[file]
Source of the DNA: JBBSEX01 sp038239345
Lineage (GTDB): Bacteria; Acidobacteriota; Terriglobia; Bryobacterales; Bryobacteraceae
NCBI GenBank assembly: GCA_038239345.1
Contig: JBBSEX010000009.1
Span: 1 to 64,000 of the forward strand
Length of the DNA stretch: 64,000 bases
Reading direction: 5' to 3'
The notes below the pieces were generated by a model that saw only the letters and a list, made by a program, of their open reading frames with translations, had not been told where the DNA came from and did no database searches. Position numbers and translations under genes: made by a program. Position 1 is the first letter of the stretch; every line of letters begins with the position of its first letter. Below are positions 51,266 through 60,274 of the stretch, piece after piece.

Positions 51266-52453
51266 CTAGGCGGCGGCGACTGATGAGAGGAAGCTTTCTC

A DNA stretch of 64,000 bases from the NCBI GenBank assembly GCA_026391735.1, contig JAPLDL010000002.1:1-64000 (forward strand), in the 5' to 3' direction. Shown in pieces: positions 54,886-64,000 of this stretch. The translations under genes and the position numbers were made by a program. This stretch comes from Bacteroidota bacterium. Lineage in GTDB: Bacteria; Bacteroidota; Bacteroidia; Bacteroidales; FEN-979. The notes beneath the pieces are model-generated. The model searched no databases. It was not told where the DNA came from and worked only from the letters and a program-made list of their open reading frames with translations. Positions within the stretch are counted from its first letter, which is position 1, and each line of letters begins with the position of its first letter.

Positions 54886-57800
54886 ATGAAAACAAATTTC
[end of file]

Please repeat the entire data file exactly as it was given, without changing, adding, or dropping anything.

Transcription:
Source of the DNA: JBBSEX01 sp038239345
Lineage (GTDB): Bacteria; Acidobacteriota; Terriglobia; Bryobacterales; Bryobacteraceae
NCBI GenBank assembly: GCA_038239345.1
Contig: JBBSEX010000009.1
Span: 1 to 64,000 of the forward strand
Length of the DNA stretch: 64,000 bases
Reading direction: 5' to 3'
The notes below the pieces were generated by a model that saw only the letters and a list, made by a program, of their open reading frames with translations, had not been told where the DNA came from and did no database searches. Position numbers and translations under genes: made by a program. Position 1 is the first letter of the stretch; every line of letters begins with the position of its first letter. Below are positions 51,266 through 60,274 of the stretch, piece after piece.

Positions 51266-52453
51266 CTAGGCGGCGGCGACTGATGAGAGGAAGCTTTCTC

A DNA stretch of 64,000 bases from the NCBI GenBank assembly GCA_026391735.1, contig JAPLDL010000002.1:1-64000 (forward strand), in the 5' to 3' direction. Shown in pieces: positions 54,886-64,000 of this stretch. The translations under genes and the position numbers were made by a program. This stretch comes from Bacteroidota bacterium. Lineage in GTDB: Bacteria; Bacteroidota; Bacteroidia; Bacteroidales; FEN-979. The notes beneath the pieces are model-generated. The model searched no databases. It was not told where the DNA came from and worked only from the letters and a program-made list of their open reading frames with translations. Positions within the stretch are counted from its first letter, which is position 1, and each line of letters begins with the position of its first letter.

Positions 54886-57800
54886 ATGAAAACAAATTTC